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March 29, 2017, 12:26:30 am
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| | |-+  BSA v Dale
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Author Topic: BSA v Dale  (Read 729 times)
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« on: March 18, 2017, 07:31:53 pm »

An old case now, but I'm curious what people think of it, having recently debated it.

What strikes me, immediately, is how funny it is that Kennedy went from the swing vote here to the swing vote Obergefell v. Hodges. As for the case itself, it pains me, but I think it was decided correctly. Homosexuality is as much an expression as heterosexuality is. Indeed, any scoutmaster who publically expressed a message of a sexual nature -- be it a call for the practice of family planning -- should be barred from the scouts. That would never happen, but Chief Justice Rehnquist points out it isn't a matter for the Court to mandate ideological consistency for an organization, citing Democratic Party of United States v. Wisconsin ex rel. La Follette.

A counterpoint someone made to me, and I one I found intriguing, is that the Scouts enjoy privileged access to public land and other government perks, as so they should not be considered a fully private organization. Hence, they cannot discriminate in determining their membership.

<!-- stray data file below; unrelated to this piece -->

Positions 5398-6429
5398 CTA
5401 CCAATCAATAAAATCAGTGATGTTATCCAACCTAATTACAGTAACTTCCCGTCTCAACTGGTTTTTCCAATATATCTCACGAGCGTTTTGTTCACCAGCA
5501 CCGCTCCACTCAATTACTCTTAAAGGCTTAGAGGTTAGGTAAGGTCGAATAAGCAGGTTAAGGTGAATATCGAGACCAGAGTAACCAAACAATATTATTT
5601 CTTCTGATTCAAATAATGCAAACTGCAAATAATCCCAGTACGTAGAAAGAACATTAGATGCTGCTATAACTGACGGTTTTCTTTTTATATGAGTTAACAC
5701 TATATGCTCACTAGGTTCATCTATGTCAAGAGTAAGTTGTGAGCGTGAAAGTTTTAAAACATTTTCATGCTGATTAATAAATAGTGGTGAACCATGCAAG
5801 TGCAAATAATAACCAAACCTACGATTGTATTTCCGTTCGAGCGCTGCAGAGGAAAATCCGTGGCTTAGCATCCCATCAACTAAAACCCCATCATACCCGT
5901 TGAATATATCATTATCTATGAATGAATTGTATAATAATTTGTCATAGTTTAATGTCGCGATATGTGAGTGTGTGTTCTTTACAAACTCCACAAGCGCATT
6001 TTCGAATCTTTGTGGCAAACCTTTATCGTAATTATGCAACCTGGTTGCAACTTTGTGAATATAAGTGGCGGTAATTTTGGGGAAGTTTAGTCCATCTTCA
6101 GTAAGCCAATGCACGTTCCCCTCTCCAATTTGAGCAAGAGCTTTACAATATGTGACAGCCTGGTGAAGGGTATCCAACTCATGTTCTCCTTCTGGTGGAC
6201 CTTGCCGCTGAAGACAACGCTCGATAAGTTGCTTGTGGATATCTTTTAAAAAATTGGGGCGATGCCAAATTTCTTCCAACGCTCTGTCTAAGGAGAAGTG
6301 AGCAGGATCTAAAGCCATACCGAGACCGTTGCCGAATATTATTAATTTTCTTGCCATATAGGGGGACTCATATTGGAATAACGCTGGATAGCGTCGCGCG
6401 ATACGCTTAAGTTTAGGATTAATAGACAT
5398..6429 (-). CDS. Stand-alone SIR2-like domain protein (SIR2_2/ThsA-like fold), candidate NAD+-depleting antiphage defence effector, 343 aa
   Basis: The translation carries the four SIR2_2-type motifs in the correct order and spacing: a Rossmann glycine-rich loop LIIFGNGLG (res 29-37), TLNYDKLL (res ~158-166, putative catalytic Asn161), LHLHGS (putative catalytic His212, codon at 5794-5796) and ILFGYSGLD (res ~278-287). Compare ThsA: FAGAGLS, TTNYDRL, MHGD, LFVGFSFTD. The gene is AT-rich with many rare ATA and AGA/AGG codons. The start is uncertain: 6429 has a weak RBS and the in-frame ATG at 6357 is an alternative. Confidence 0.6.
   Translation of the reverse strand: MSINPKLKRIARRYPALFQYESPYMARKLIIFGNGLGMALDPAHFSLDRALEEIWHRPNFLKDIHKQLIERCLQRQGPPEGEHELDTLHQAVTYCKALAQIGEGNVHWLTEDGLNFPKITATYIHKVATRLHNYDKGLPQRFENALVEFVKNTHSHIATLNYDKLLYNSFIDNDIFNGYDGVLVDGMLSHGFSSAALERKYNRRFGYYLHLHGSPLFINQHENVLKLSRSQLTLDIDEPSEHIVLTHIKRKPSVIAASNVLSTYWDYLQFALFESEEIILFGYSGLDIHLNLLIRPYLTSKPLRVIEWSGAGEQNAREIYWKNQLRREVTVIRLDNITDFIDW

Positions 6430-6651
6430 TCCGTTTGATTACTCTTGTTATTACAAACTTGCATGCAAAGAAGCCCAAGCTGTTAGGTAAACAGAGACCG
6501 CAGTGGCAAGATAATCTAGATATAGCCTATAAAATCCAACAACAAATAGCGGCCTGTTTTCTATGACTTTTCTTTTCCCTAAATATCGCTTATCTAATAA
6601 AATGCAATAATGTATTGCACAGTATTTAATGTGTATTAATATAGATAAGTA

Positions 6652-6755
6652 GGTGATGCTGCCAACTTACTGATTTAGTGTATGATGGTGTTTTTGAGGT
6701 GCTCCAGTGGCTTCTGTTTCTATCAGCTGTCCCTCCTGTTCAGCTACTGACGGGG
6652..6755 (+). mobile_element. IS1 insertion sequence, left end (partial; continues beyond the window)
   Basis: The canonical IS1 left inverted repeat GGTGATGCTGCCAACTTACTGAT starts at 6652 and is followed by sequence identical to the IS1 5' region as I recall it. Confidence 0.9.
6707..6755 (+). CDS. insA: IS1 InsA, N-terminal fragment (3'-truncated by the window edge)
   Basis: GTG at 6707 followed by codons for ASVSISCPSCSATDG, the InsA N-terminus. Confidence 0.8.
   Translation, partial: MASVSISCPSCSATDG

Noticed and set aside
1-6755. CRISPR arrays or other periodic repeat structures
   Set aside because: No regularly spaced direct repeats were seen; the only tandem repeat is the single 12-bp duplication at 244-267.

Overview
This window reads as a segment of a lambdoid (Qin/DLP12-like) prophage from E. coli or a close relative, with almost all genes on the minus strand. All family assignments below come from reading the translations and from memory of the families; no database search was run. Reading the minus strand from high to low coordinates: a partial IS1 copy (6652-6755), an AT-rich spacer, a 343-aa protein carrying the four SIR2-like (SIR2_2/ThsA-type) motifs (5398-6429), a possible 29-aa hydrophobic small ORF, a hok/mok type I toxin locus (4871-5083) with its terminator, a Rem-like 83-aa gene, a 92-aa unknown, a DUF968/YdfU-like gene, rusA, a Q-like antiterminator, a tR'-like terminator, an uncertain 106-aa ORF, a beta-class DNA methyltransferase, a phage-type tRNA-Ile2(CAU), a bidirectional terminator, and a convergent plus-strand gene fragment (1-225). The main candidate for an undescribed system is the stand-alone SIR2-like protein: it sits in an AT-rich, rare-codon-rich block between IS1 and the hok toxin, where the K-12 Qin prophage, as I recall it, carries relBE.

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« Reply #1 on: March 19, 2017, 12:13:13 pm »

I also have thought the Supreme Court came to a valid conclusion in BSA v. Dale. It's the four dissenters who worry me more. Hurley v. Irish-American Gay, Lesbian, & Bisexual Groups of Boston, Inc. was unanimous, so I can't help but wonder how the four dissenters in the Boy Scouts case can reconcile their votes in these two cases.

Justice Kennedy's willingness to be supportive of both the Boy Scout's First Amendment rights as well as being consistently "pro-gay" in four other major gay-rights cases -- Romer v. Evans, Lawrence v. Texas, U.S. v. Windsor, Obergefell v. Hodges -- does not particularly surprise me. Years before he was even appointed to the Supreme Court, when he was on the Ninth Circuit Court of Appeals, he wrote an opinion holding that it was constitutionally permissible for the federal government to ban gays from the military. Kennedy has been consistently trying to avoid making any comparison between race and sexual orientation, and I doubt he has even made up his mind about whether sexual orientation is an individual's choice.  He can and he does define liberty and equality whichever way he wants as he goes about "interpreting" the Due Process Clauses of the 5th and 14th Amendments, and the Equal Protection Clause of the 14th. His ideology is moderate, which places him at the apex of power within the Supreme Court. I loathe him.
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